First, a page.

From final report submitted to Engineering and Physical Sciences Research Council, February 2004

1. Background/Context

Scotland contains a rich variety of languages. A recent survey of 300 respondents revealed that over 30 different languages are regularly spoken at home and at work (ILS Report 2003). In addition to the Scottish English spoken by the majority, there are substantial numbers of speakers of the other indigenous languages, with an estimated 58,650 Gaelic speakers at the 2001 census, and around half the population claiming knowledge of Scots (Macafee 2000). Non-indigenous languages include Arabic, Bengali, Cantonese, Dutch, Hindi, Italian, Kurdish, Polish, Panjabi, Romany and Urdu. British Sign Language has a flourishing Scottish variety. Such multilingualism within a single country is an increasingly common phenomenon around the world, making the results of our research generalisable to other contexts through development of appropriate language engineering tools.

There is an interest in Scots language and culture in many parts of the world, with research being done in places as far apart as North America, Finland, Germany, Holland and Japan. More generally, there is an interest among linguists in the relationship between standard and non-standard languages; the Scottish-English to Broad Scots continuum is a case study of such relationships. As a language without an accepted standard written form, Broad Scots presents particular problems for corpus building, notably in transcribing spoken data and in lemmatizing under search-words, as does Gaelic. Such problems are increasingly encountered world-wide as the race goes on to develop written forms of languages or record endangered languages before they vanish.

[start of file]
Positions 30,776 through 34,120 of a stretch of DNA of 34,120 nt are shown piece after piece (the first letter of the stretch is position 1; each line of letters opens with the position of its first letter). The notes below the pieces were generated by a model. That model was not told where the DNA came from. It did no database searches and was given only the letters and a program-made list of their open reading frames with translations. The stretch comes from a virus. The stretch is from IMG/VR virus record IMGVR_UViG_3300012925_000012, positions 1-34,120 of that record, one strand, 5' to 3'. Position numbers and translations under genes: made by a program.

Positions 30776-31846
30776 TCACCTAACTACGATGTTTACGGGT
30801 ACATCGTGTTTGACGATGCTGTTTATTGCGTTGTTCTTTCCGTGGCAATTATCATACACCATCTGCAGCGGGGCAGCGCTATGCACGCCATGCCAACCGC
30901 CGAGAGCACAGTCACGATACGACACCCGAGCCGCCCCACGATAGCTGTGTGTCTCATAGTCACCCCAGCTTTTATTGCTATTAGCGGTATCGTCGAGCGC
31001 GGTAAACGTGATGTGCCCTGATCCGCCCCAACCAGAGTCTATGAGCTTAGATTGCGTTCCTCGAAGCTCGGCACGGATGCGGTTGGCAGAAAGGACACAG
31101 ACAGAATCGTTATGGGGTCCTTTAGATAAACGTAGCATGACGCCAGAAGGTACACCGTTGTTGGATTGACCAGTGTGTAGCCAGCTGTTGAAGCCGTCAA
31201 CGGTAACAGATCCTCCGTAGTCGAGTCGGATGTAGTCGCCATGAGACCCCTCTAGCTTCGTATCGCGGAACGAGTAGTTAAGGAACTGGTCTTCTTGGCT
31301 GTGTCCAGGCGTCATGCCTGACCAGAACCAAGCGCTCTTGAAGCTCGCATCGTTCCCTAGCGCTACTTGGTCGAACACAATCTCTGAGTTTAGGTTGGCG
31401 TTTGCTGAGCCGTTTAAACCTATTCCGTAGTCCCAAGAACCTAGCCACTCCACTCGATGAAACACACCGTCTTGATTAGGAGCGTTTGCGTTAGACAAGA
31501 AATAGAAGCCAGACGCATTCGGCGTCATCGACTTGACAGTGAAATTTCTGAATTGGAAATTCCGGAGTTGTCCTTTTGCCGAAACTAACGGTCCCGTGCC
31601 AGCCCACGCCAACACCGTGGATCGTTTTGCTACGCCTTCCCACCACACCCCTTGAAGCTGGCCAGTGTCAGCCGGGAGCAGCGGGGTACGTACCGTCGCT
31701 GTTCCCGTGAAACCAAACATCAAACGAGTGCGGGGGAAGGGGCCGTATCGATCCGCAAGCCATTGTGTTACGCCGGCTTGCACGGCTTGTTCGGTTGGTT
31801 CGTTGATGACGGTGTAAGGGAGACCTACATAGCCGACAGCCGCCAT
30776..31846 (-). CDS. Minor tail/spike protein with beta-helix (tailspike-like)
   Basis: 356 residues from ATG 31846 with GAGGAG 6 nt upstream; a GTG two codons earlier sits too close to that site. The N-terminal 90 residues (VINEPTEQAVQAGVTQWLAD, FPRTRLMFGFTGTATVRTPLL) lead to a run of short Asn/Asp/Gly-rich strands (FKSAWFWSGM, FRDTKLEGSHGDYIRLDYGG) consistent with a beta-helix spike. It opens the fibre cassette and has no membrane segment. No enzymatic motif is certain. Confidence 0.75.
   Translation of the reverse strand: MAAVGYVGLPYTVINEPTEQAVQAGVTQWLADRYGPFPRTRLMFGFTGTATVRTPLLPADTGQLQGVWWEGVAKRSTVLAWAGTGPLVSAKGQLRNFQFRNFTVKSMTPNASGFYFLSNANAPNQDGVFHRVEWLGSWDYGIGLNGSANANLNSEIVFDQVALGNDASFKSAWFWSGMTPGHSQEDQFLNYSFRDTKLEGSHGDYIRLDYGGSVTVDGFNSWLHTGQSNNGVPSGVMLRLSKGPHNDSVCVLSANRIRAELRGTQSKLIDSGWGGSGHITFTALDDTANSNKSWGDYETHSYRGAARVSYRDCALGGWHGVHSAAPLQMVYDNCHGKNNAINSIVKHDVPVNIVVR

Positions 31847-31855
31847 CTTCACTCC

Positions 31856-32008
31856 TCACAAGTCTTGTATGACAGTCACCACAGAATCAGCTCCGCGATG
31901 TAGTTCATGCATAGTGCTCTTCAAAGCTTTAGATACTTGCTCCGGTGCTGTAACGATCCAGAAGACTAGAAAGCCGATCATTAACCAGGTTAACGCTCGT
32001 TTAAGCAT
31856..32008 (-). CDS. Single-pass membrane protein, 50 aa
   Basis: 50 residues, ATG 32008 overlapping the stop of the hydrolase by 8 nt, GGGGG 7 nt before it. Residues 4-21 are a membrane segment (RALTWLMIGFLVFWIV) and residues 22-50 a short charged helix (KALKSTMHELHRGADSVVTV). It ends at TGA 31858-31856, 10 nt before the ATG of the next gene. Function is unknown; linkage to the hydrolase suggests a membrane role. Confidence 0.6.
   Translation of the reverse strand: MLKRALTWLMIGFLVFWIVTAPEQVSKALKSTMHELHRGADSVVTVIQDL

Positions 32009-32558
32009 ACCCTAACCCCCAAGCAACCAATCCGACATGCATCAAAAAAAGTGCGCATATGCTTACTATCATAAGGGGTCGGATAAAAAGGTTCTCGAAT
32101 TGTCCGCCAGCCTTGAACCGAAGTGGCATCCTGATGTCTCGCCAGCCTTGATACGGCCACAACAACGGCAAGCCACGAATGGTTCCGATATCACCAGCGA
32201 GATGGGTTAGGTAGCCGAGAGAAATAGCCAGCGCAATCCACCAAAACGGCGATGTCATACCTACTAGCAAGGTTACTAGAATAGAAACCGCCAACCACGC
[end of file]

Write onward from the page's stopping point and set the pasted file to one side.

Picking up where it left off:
2. Key Advances and Supporting Methodology

We would identify three major achievements in Glasgow:
(a) A powerful database has been developed, combining administrative functions with storage of metadata and the texts themselves.
(b) The metadata elicited for the texts provides a sophisticated tool for linguistic research, more extensive than in many corpora of standard English.
(c) We have collected and processed around one million words of written and spoken text.

The SCOTS database is a multi-user, scaleable system. It contains the corpus and its metadata and manages the administrative functions of the project. These comprise storage of contact details (contributors, copyright holders, audio/video participants, authors, other interested parties); automated generation of letters etc. containing information relevant to specific individuals; management of mailing lists; tracking of correspondence, emails and phone-calls; tracking for legal agreements (copyright, data protection, parent/teacher permission for minors, performance rights). These administrative functions are fully integrated with the corpus metadata and information storage functions of the database, which has proved invaluable in maximising staff time resources. The metadata elicitation forms have been replicated electronically for ease of data entry. The information thus stored provides the basis of the final corpus web output. The data storage method is more advanced than simple flat files and multiple concurrent users are fully supported, aiding large-scale data entry. Document contents are accessed via the unified interface, alleviating the requirement for file naming and directory organisation.

The database currently exports all documents that have satisfied legal requirements to a separate database solely for use by the online search system. Searches are performed directly by end-users via forms on the website; various fields and combinations can be used as search criteria. More advanced searches based upon the text or transcription of the documents can be supplemented, including variant spelling checks or the use of regular expressions. Results are rendered primarily as html and delivered back to the user. Optionally the user can request the data set returned as plain text. Our website makes full use of web standards (XHTML, CSS etc); this aids accessibility and re-use. A ‘high-contrast' option is available for users with visual impairments. A pilot version has been tested by Glasgow staff and students and proved fast and user-friendly. An expanded version will be made public in autumn 2004.